"If you’re going to do it, you might as well do it big, that’s the Miami mentality," says Realtor® Samantha DeBianchi, who starred on "Million Dollar Listings Miami." "If you have the money, why not have the best view?"
Prices for the thousands of beachfront properties are highest in the more residential northern and southern ends of town, where luxe high-rises and townhouses are found. The middle is considered by locals to be mostly tourist fodder, and is indeed dominated by spring breakers and sunburned visitors. It's where many of the big hotels are located.
Up north, chic new buildings and recently renovated properties, like the Faena, Edition, and Fontainebleau, fetch sky-high prices. But for the best of the best, you'd have to head down to SoFi, the area south of Fifth Avenue. It's home to dozens of glass, high-rise buildings, and plenty of chic restaurants and hip bars..
SoFi, Miami's most expensive area, is “the jewel of South Beach,” says Bianchi.
4. Chicago, IL: Lake Michigan
Median list price for homes with views: $525,000 Killer view premium: 96.8%
In the Windy City, unobstructed views of Lake Michigan—which fills the entire horizon like an ocean view—are not for homeowners on a budget.
The price differential for an eastern-facing condo with a clear view of the second-largest of the Great Lakes could be anywhere from 30% to 50% more than a western-facing unit with the same floor plan that only provides a partial glimpse of the lake, says luxury real estate agent Nancy Nugent, of Jameson Sotheby’s International Realty.
And it isn't just the views that jack up the valuations. Buyers are willing to pay more to live near the walkable and bikeable shoreline and to be close enough to take a dip, hop on a boat, or simply go fishing whenever they choose. Yes, city folks do swim in these chilly waters.
However, it isn't all luxury abodes facing the lake, which boasts 1,600 miles of shoreline and stretches into Indiana, Illinois, Michigan, and Wisconsin. There are also plenty of single-family homes, apartment buildings, and just about everything else, Nugent says.
The most desirable rooms with a view, though, are in the luxury high-rises in downtown Chicago that sit right on the water, close to the city's famous Magnificent Mile, Nugent says. The hilltop mansions on the north side of the lake are also popular with those who can afford them.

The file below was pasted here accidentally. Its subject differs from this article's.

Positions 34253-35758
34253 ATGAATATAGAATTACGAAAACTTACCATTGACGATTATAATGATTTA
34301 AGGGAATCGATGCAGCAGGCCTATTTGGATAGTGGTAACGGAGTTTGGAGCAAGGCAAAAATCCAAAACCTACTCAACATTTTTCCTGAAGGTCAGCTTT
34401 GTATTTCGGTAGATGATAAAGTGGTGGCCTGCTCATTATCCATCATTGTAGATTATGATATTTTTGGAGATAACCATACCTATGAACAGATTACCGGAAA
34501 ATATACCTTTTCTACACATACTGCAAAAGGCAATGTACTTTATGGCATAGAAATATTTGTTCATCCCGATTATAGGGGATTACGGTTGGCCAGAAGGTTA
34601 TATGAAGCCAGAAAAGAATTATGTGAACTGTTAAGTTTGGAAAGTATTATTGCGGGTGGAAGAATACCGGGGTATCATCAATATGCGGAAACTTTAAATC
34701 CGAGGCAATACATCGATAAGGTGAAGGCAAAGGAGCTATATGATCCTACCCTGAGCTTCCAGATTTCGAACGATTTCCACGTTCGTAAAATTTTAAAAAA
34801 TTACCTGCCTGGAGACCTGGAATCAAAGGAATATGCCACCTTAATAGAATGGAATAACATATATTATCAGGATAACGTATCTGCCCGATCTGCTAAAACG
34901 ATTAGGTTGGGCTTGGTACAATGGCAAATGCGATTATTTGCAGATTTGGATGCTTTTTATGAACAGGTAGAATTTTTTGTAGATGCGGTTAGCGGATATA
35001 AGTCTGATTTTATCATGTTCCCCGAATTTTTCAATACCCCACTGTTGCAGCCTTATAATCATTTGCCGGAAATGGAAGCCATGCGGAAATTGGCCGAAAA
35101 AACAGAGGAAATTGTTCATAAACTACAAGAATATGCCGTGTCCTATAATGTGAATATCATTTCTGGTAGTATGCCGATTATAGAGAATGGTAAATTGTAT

"When you add the dynamic of a high-rise with city lights going on after sunset, that's a power view," she says.
5. Las Vegas, NV: The Strip
Median list price for homes with views: $425,000 Killer view premium: 210%
The city of Vegas is practically synonymous—at least to outsiders—with the Las Vegas Strip, that 4.2-mile stretch of South Las Vegas Boulevard lined with ever more spectacular (and yes, to some eyes ever more gaudy) hotels and casinos. So it shouldn't come as a complete shock that Sin City buyers, who tend to be from out of town, are willing to pay more than double for a glittery view of the landscape where dreams are made—and crushed. Right outside their very own window!
“When you think of Vegas, you think of the Strip,” says local real estate broker Kamran Zand, of Luxury Estates International, who set the record for selling the most expensive condo in Nevada, a lavish penthouse at the Residences at Mandarin Oriental Las Vegas.
And there is no shortage of shining views, thanks to the natural geography of the city. The center of Las Vegas lies in a valley, so those trademark lights are visible from nearby high-rises and the elevated single-family homes favored by local doctors and lawyers, which circle the Strip.
Condos cost more per square foot, with the tallest building, Trump Tower, topping out at 64 stories. But houses command a higher total price as long as that shining, blinking, in-your-face panorama is visible from the first floor.
Many of Zand's buyers hail from California and overseas, and are mostly on the prowl to buy second or third homes directly overlooking the strip. However, Zand has also seen a big bump in older locals trading in their compounds for high-rise penthouses after the kids leave the nest.
Views of the Strip that focus on the area between Tropicana and Sahara avenues are the most popular, because that's where most of the brightest lights and action are located. But glimpses of both the Cosmopolitan and the famed Bellagio fountain nearby, with its light and water shows, come at the highest premium.
"People pay the premium because the Strip is to Vegas what the beach is in Malibu," Zand says. "That’s our ocean."
| May 1, 2017